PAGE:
How can you be a great animal shelter volunteer?  Follow these five steps and you will become one.

1) You must be dedicated to the health and welfare of the animals you take care of in the shelter by giving them your love and kindness, showing them you care by taking care of them when they are sick and feeling left out, being their friend when they have lost their friend.

2) Make sure that they are fed and watered as per the instruction for the animal.  If an animal requires a special diet make sure that they only get the food that is recommended for that animal.

3) Take the time to play and walk with the animals.  Some animals require more vigorous work outs to keep them happy, others only require some petting and attention.  Take the time to know the animals you work with.

4) Once you know the animals read what other volunteers have said about the animals in their write-ups.  Keep track of what you notice about the animals and add your own information about each and every one.  Some of the items you can keep track of are:

  • How well they respond to voice command while playing
  • How well they walk around people and other animals
  • How well they play with other animals
  • Weather or not they adapt to having animals of other species around them (cat and dogs)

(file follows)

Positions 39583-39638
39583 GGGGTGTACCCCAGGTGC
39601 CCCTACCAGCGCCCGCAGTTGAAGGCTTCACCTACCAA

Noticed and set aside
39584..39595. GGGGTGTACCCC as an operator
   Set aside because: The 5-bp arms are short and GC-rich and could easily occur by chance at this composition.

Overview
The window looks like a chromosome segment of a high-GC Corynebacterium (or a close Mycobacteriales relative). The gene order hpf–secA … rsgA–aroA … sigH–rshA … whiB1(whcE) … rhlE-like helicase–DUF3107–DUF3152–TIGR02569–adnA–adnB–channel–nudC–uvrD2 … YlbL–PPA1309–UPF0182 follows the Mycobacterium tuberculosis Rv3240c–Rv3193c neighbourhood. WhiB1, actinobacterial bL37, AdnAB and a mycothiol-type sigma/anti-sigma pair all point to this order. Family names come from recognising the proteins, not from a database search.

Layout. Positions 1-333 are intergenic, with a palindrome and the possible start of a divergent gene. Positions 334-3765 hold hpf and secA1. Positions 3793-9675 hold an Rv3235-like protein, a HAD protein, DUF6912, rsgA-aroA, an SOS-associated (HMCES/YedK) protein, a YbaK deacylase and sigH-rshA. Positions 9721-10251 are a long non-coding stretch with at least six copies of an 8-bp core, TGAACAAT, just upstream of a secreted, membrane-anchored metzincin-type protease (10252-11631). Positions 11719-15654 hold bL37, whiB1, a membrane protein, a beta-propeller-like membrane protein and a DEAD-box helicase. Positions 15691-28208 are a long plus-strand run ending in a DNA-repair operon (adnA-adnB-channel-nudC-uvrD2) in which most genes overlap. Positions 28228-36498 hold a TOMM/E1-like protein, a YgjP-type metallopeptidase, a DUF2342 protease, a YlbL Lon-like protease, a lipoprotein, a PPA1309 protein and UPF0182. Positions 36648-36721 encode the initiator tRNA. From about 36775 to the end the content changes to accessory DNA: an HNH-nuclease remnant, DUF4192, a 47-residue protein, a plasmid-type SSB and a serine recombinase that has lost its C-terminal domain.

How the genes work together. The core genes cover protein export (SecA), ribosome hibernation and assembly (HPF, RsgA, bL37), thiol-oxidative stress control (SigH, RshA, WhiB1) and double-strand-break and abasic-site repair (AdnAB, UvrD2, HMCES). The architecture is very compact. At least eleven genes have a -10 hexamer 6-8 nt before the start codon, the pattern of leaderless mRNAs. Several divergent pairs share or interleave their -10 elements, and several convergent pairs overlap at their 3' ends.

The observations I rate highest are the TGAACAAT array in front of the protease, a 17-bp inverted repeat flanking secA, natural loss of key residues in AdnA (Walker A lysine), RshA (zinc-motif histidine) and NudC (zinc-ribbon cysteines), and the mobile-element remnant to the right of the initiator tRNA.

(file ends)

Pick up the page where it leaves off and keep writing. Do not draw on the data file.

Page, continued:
• Weather or not they are approachable by other people

5) You must always be there at your appointed time because the animals depend upon you to be there.  An exceptional volunteer will also make time in their holidays to make sure that the animals are well taken care of.

So if you are thinking of becoming an animal shelter volunteer then the five items above will give you a clear idea of what is needed.  This is really what any animal needs weather or not it is at a shelter, in the home, or a stray.  They all need love and attention.

 

Social media can literally save lives at your animal shelter, especially if your shelter is a kill shelter. Using Facebook, Twitter, Instagram and Pinterest can help:

  • Reunite lost pets with owners
  • Save pets scheduled to be euthanized
  • Bring in much needed supplies when they are most needed
  • Raise money for needed health care for specific animals
  • Help raise money and get volunteers during natural disasters
  • Bring in funds to help save more animals

The best thing about these social media websites is that they are free to join and free to use. Your shelter can purchase ads to help promote adoption events or spay-neuter clinics, but these are not entirely necessary to effectively use social media.
Take Good Pictures
Social media is a visual medium. Just sending out a tweet that a Beagle has been found wandering down Main Street isn’t enough to grab Twitter users’ attentions and heartstrings. You need to take one or more photos of this lost beagle and post them on Instagram and Facebook, which support pictures. You can then link Twitter to these posts.